Re: [TECH] CD:VAGUE (Vague Vendor Descriptions of Vulnerabilities)
Is this item open for discussion or not? I see this as a change in the focus of the CVE from vulnerabilities to patches and a kind of Pandora's box.
1. If entries about patches ("problems fixed") are allowed, then because it's easier to list patches than vulnerabilities, the CVE may slide that way.
2. If just announcing a patch is enough for the CVE that of course won't help motivate vendors to give any further information (although I'm not sure how much the CVE really influences them). Taken to an extreme, this could lead to an hypothetical advisory stating in its entirety, "the new version of our software has better security, everyone should upgrade now". Do you want to create a CVE entry for that?
3. Vulnerability testing will then just be seeing if the patch has been applied (it already is in many cases, but keep on reading). It opens the door to inconsistency if there is also a real CVE entry for the vulnerability (ies); security scanner vendors who know which one it is will gain a +1 (+n) score for number of vulnerabilities scanned for every such occurrence they know about, without providing a better product.
4. This accepts (original software) vendor say-so as gospel. There are vendors that I don't trust to even say their own name without lying, and this CD effectively grants absolute trust in vendors.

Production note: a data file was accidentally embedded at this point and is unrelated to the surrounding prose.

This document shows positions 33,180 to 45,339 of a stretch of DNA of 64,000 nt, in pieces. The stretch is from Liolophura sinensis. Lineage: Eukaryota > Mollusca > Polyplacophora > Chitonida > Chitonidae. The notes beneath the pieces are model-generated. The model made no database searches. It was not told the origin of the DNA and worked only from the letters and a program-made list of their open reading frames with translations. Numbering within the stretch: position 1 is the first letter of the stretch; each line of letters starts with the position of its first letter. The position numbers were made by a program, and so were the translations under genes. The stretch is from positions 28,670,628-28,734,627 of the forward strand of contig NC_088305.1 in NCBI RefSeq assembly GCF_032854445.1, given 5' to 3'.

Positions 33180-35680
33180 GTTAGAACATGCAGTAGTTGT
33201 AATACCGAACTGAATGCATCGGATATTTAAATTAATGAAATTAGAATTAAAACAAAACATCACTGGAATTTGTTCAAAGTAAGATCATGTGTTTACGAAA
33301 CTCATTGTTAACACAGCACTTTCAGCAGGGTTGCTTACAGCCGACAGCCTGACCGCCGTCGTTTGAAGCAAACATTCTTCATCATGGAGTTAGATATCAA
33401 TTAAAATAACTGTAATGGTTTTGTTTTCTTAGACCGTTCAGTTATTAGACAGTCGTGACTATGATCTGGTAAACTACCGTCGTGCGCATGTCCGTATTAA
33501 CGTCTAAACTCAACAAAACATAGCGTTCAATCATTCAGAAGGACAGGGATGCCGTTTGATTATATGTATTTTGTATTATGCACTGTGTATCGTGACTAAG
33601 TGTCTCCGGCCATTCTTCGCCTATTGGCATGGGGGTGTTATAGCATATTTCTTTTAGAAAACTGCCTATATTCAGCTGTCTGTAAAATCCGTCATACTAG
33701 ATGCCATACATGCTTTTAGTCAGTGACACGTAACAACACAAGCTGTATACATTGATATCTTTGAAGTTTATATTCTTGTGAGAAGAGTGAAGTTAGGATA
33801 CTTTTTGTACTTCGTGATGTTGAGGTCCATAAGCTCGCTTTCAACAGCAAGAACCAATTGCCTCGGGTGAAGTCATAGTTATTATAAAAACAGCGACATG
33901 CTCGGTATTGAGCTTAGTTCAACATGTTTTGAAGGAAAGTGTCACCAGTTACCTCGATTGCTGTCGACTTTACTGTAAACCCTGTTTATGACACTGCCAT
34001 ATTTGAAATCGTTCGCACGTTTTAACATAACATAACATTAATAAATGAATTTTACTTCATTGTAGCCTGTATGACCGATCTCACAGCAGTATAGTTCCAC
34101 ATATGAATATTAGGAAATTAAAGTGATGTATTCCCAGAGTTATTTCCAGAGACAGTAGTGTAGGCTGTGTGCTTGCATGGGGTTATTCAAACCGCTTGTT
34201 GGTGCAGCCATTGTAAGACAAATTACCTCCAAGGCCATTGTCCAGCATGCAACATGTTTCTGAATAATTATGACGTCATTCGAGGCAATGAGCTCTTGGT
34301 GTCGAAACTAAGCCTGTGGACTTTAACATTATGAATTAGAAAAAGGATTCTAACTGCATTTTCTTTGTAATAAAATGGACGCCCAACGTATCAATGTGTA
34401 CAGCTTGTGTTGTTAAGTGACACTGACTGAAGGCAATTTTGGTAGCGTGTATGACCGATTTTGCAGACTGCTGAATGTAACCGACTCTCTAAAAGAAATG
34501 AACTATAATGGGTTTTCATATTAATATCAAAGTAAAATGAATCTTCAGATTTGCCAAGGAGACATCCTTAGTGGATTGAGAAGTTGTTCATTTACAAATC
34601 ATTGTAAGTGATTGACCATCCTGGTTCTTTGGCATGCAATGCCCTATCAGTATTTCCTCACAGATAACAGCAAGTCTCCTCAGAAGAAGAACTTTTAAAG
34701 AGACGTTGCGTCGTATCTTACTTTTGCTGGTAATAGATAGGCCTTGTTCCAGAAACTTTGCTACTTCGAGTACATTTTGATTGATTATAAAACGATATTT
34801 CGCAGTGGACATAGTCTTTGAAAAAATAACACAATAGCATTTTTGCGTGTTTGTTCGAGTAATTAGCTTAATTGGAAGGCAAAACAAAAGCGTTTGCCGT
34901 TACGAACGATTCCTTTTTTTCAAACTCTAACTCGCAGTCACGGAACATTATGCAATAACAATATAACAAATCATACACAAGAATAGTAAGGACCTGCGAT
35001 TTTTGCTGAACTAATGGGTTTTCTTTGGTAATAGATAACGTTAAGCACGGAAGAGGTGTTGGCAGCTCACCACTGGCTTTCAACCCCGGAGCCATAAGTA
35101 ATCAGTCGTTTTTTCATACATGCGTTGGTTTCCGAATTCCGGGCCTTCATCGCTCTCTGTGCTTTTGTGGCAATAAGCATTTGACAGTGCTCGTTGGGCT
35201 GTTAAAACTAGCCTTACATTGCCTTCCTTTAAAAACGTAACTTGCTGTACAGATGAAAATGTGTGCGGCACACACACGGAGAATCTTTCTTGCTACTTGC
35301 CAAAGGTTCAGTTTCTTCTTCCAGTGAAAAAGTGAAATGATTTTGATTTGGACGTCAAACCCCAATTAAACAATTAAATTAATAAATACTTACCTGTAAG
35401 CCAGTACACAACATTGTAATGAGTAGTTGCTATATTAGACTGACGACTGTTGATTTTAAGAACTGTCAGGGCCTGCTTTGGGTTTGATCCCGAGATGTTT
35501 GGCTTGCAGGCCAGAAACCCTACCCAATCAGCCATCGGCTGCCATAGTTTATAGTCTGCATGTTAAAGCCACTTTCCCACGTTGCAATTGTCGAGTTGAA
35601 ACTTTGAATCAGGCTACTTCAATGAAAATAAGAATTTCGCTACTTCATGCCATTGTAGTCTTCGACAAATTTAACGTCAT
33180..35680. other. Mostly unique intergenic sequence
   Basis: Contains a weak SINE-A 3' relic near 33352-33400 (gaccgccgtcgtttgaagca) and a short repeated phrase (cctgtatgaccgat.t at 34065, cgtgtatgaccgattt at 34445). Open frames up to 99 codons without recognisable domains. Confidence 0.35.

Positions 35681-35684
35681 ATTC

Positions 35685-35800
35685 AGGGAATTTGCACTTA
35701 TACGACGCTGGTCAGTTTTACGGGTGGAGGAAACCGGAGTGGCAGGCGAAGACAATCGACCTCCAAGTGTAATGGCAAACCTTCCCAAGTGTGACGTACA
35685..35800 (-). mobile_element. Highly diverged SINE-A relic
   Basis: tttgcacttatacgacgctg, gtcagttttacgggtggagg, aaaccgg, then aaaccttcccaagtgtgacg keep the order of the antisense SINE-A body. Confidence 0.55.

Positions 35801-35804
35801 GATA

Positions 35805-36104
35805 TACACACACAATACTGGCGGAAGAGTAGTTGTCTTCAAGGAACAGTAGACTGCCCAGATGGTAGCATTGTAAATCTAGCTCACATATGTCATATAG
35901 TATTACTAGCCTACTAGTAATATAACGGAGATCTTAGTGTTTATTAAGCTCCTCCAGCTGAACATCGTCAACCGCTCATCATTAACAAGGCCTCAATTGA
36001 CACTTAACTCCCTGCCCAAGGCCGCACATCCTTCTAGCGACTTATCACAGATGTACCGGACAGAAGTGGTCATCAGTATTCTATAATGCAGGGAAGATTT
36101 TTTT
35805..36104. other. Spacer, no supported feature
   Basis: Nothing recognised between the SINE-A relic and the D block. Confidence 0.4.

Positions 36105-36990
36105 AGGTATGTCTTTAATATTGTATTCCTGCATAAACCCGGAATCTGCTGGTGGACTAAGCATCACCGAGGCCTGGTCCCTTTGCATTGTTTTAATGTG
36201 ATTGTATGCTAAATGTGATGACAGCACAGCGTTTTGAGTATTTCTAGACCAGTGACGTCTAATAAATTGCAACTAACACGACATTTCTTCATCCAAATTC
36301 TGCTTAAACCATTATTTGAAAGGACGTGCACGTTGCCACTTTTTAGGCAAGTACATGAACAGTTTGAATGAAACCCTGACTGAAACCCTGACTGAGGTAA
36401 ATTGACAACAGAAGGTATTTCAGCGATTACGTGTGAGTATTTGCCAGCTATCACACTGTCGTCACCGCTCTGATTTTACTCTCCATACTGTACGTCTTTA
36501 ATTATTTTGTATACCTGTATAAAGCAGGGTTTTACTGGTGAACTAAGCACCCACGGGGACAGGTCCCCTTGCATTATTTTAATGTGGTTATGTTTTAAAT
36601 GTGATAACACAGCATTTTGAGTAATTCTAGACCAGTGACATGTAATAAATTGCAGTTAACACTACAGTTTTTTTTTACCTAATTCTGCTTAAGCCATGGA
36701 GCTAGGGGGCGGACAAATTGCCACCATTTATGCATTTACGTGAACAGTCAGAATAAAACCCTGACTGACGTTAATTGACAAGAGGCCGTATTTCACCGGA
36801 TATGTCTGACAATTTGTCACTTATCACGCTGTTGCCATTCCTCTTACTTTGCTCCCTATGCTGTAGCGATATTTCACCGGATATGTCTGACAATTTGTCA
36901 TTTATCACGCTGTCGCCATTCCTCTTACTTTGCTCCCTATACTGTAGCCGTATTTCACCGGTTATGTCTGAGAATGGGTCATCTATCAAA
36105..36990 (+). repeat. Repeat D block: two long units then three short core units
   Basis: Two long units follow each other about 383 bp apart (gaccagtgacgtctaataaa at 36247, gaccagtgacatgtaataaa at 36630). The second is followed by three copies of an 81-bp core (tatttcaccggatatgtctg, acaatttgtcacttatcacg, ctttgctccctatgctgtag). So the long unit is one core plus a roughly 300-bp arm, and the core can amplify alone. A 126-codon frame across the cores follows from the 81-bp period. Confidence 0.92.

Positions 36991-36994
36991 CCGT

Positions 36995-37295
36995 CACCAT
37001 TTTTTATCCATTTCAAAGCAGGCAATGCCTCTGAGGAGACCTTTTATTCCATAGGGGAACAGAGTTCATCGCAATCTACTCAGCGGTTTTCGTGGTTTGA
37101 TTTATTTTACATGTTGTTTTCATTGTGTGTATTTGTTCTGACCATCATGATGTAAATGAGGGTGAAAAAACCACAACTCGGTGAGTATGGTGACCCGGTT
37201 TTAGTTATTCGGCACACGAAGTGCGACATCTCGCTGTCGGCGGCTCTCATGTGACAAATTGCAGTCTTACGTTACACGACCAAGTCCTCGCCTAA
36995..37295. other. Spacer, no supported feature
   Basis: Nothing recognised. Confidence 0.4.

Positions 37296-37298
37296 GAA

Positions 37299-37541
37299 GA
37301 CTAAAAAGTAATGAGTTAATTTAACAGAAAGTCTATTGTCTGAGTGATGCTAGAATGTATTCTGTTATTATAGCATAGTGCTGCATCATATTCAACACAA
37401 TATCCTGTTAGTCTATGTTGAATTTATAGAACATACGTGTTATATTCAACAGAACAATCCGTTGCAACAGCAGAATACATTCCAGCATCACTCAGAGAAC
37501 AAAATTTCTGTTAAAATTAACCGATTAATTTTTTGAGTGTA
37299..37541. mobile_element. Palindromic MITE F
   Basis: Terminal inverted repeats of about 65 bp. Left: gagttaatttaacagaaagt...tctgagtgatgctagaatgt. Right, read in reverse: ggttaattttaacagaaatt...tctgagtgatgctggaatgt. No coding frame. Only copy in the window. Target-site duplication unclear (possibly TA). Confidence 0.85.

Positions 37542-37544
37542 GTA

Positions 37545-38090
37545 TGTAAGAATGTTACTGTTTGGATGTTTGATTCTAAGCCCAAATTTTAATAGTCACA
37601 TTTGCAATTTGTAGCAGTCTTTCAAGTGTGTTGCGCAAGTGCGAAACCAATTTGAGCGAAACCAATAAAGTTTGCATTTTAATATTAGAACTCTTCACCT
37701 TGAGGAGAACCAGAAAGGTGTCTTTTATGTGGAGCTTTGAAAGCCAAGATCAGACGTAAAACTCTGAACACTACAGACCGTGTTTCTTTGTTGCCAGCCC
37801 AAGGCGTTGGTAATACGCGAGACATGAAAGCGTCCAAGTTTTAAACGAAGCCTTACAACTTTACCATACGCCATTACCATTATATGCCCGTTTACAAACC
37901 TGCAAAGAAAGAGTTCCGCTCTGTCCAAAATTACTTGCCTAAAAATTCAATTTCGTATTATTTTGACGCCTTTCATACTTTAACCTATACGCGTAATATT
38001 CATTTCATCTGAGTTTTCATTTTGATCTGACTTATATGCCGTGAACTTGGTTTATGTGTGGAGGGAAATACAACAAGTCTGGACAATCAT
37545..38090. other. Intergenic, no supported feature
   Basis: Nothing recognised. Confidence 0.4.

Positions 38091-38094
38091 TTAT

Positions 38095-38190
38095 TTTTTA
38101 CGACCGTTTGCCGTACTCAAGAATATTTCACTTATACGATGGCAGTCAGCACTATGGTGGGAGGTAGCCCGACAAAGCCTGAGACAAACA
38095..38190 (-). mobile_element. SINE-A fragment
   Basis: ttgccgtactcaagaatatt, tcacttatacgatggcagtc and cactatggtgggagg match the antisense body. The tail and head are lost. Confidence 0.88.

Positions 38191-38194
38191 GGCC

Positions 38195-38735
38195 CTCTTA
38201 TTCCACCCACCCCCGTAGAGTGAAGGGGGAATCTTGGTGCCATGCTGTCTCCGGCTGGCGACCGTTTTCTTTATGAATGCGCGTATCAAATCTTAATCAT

5. An important goal of the CVE is violated by this CD, inasmuch as the CVE is supposed to give a unique name to a vulnerability so that we know what we're talking about; we still won't know what we're talking about after making a CVE entry for it.
I am all for letting system administrators know what they should take care of, but this would transform the CVE into a patch enumeration, not a vulnerability enumeration. If a patch enumeration would be useful, perhaps it should be a separate list.
In conclusion, this CD exposes the CVE for attack and corruption. The CVE should not become a sycophant of vendors (and of services that depend on it, in the name of system administrators). If we don't know what we are talking about, what worth does the CVE offer?
At 3:58 PM -0500 2/17/02, Steven M. Christey wrote:
>This CD, while newly created, identifies and attempts to address an
>old problem. Voting Editorial Board members will see references to
>CD:VAGUE in the "analysis" section of candidates that are affected by